DOD opens PC contracts

Reflecting the new competitive environment of federal information technology procurement the Defense Department last month reversed its personal computer procurement policy and opened ordering on all of its PC contracts to any military service.

DOD officials predicted that the Army's PC-2 and Portable-2 contracts both under protest could be the first buying vehicles to take advantage of the new rules.

For three years DOD has restricted buying on PC contracts to the service that manages the contract. The policy shift corrects an anomaly created after passage of the Clinger-Cohen Act of 1996 which allowed civilian agencies to market their contracts to DOD but would not permit the individual services to order from one another's contracts said Kevin Carroll director of the Army Communications-Electronics Command's Washington Operations Office.

"It provides the services with other vehicles they can use without going outside DOD " Carroll said.Emmett Paige Jr. assistant secretary of Defense for command control communications and intelligence who plans to retire as soon as the White House names a replacement announced the new policy in a one-page memo distributed to all services and Defense agencies last month. Publication of a more detailed PC plan which will annotate DOD's IT contracts is imminent.

Service and industry officials said they would need to read the complete policy document to determine if it applies to current contracts such as the Air Force's Desktop V a $1 billion contract for PCs and portables. "We don't know what is going to come down the line regarding current contracts " said Lt. Col. Andrew Gilmore director of contracting at the Air Force's Standard Systems Group (SSG) Montgomery Ala.

In addition the Paige memo:

* Changed the performance period of PC contracts from two to three years.

* Said the policy will be updated to remove references to the outdated Brooks Act and Warner Amendment which served as the federal information technology road map until passage of the Clinger-Cohen Act.

* Said the new policy also will reflect an update in the standards for minimum PC configurations "to reflect today's environment."

The memo did not reveal the reasoning behind the changes and Paige did not respond to requests for comment.

Chip Mather senior vice president of the consulting firm Acquisition Solutions Inc. said the new policy reflects "the fact that this is a different world than existed three years ago.... There's just a lot more competition."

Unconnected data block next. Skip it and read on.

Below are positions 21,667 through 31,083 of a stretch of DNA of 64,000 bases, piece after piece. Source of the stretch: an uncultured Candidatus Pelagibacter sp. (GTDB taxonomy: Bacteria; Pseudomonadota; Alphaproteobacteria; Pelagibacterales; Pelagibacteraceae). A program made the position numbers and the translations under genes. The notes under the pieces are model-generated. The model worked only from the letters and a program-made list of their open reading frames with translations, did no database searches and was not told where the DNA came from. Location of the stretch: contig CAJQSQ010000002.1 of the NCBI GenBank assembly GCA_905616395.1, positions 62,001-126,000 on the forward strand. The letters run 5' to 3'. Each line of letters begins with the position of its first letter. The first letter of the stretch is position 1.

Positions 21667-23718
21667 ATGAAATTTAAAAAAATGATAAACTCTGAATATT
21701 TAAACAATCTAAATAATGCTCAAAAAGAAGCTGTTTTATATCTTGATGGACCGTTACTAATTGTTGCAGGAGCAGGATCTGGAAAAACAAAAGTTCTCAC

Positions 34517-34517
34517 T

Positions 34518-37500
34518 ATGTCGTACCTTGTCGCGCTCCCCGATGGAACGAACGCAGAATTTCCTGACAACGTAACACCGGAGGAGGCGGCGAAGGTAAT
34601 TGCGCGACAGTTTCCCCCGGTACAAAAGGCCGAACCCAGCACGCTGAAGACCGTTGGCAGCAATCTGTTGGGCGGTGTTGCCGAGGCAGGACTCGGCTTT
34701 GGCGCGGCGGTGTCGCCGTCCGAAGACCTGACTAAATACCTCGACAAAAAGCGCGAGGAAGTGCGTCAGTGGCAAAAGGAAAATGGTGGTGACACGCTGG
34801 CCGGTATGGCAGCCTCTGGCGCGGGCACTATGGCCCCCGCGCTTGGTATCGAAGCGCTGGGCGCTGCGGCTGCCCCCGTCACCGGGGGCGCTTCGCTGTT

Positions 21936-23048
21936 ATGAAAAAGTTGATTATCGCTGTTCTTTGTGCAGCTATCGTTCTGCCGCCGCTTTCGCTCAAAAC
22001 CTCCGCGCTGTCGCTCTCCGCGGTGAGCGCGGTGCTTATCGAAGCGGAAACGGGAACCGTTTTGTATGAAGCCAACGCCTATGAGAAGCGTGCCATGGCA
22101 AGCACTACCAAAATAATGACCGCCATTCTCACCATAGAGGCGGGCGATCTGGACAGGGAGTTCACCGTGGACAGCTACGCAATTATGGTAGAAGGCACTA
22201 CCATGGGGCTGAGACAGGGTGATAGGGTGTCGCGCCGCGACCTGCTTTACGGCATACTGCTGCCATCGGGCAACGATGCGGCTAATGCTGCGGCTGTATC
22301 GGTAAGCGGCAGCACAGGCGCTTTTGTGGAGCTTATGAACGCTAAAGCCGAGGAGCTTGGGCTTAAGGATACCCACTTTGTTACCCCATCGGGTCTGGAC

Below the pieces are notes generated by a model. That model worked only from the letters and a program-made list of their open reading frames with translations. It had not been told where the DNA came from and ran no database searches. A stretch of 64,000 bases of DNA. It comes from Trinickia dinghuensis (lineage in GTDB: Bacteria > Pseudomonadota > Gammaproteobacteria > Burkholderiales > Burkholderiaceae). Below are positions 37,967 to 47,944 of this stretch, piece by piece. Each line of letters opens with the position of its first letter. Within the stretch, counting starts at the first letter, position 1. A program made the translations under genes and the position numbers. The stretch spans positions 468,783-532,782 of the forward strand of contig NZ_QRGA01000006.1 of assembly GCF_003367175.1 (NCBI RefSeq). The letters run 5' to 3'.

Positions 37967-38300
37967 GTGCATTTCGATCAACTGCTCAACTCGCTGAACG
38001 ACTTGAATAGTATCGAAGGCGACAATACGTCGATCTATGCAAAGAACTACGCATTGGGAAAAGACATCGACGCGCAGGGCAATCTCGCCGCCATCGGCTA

Mather who helped manage major Air Force procurements during his tour at SSG said Paige's original decision to have each service manage and buy off its own vehicles resulted from concerns by industry that a major vehicle open to buyers from all the services but held by only two companies would sharply restrict competition for DOD business.

The new era fostered by the Clinger-Cohen Act has obviated those concerns Mather said.Indeed Anthony Battista fielding team leader with the Army's Small Computer Program (SCP) office Fort Monmouth N.J. said the policy shift could result in management problems for shops such as his which handles and processes orders from users. SCP currently does not have the staff to handle the expected flood of orders from Air Force or Navy users Battista said "and we need to figure out how to do that."Gilmore agreed saying that because of scope limitations on contracts such as Desktop V and the Unified Local-Area Network II vehicle allowing the Army and Navy to buy off them could quickly push the contracts to the buying limits requiring SSG to run another procurement. "Our main job is not to award contracts but satisfy user requirements " Gilmore said.

Tom Walters program manager for Desktop V at Hughes Data Systems Inc. embraced the change. "I'd like to see it made retroactive [to existing contracts]...and if they max out there should be a way to raise the ceilings " he said.


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